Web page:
Another variation in film capacitor design is segmenting of the metallization layer in specific ways. Segmentation was initially conceived as a method to allow disconnection of a defective segment, such as a segment including a dielectric fault, from the end spray metal. The segmentation prevents current within the film capacitor from traveling along the length of the film toward the fault site. The segmentation also forces the fault current to flow through the connection from the end spray metal to the defective segment. However, the ability of conventional segmentation schemes to control fault current via the end spray metal to metallization is poor due to the close dependence of the connection quality to the manufacturing process variability. More elaborate segmentation patterns which use narrow “bottleneck” configurations to limit current have also been devised. For instance, if too high a current flowed through one of these bottleneck segments, the metallization in the bottleneck would vaporize and essentially act as a fuse, thus preventing internal current from reaching the fault location. The use of such segmentation schemes are advantageous because the thickness and patterning of the metallization layer is much more easily controlled than the connection of the end spray metal to the metallization layer.

The effect of segmentation metallization on reducing runaway capacitor failure is illustrated in FIGS. 2A and 2B. Like capacitor 1A–1D of FIGS. 1A–1D, a capacitor 100A of FIG. 2A includes end spray metal 12. However, capacitor 100A also includes a segmented metallization film 110A, with each segment being spaced apart from every other segment by a separation 111. A plurality of marks 115 indicate a plurality of connection points. Direction of current flow upon application of a first pulse discharge is indicated by a plurality of arrows 120A. In particular, a high current density (indicated by the concentration of current flow 120A) around a small connection point P leads to vaporization of the metallization around connection point P, as shown in FIG. 2B. However, due to the plurality of separation 111, the connection failure is isolated to that segment containing connection point P, and application of additional pulse discharge does not necessarily result in further damage to segment metallization film 110B. Therefore, connection failure around connection point P does not propagate beyond that segment containing connection point P even with application of additional pulse current.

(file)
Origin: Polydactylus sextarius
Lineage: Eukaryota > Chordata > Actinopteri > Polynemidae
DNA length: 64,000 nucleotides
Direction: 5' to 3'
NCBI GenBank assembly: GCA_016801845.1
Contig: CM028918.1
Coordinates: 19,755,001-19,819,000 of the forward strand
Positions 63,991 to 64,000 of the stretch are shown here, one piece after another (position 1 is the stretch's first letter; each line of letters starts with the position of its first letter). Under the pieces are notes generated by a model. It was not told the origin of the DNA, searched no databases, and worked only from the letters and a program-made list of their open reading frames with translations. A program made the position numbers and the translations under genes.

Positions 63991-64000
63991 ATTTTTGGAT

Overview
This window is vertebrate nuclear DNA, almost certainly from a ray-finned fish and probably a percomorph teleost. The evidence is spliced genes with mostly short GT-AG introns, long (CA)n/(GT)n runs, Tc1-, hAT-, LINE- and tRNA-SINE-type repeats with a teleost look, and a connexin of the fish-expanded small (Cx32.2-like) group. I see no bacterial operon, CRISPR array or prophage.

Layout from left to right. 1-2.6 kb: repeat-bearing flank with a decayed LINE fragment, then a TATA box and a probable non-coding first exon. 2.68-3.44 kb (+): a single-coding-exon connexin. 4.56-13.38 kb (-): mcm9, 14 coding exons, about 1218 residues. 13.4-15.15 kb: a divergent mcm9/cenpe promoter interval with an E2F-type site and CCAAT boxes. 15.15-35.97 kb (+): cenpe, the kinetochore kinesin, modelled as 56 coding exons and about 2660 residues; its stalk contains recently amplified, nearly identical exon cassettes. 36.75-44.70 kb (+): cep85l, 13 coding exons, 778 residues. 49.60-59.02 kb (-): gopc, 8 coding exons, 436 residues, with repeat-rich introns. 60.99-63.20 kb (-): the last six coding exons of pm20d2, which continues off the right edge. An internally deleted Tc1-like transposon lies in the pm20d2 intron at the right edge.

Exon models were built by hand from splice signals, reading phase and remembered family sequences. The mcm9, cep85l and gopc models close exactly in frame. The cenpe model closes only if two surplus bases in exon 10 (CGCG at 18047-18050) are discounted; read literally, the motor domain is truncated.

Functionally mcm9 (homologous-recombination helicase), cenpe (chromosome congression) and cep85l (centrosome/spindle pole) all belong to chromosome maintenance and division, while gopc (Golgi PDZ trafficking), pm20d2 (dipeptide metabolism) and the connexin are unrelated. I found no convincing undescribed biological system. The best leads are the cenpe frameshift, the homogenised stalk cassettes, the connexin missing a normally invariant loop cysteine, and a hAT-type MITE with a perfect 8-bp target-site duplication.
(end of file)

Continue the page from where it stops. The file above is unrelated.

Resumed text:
An example of metallization segmentation is presented by aforementioned Unami, which describes the patterning of the metallization layer in the longitudinal direction such that the electrode metallization is in the form of long strips in the longitudinal direction on the dielectric films. By offsetting the pattern on the two films forming the capacitor main body, the capacitor of Unami effectively acts as a plurality of sub-capacitors placed in series (see, for example, FIGS. 4A–4D of Unami). Unami also suggests segmenting the metallization layer in the transverse direction as well as the longitudinal direction such that the capacitor is composed of a plurality of sub-capacitors placed in parallel as well as in series (see, for example, FIG. 5 of Unami). It is submitted that the segmentation is used solely to help isolate dielectric faults in capacitors designed to best use the film dielectric strength (i.e., to achieve the highest possible voltage rating for a given film thickness). In both cases of segmentation patterns as discussed in Unami, the metallization also includes a heavy-edge formed by separately depositing a zinc edge film on top of an aluminum film forming the active region. That is, Unami discloses the use of an aluminum layer as the active region of the metallization and a separately deposited, zinc film forming the heavy-edge in order to make the active region thin enough for self-healing (i.e., vaporization of the metallization film around an insulation defect) to take place while the heavy-edge is made thick enough for improved contact with the end spray metal. In particular, Unami requires that the aluminum, active region exhibit a resistivity of 8 ohms per square or greater, while the heavy-edge be configured to exhibit a resistivity of 1.5 to 7 ohms per square (see, for example, column 7 line 59 to column 8 line 23 of Unami), with the lower resistivity of 1.5 ohms or 2 ohms per square not being materially important to the Unami design. Unami explains that this two-step metallization process, using two different metals, is necessary because it is difficult to attain the aforedescribed combination of thickness/thinness properties using the same material for the heavy-edge and the active region (see, for example, column 2 line 66 to column 3 line 6 of Unami). Unami is basically concerned with increasing the voltage withstand of the capacitor, rather than to optimize pulse current for pulse operation. In fact, the resistivity recommendations of Unami, as justified in FIG. 16 of Unami, show that if the heavy-edge is made too thick (i.e., thicker than a thickness yielding 2 ohms/square), the capacitor voltage withstand capability may be compromised.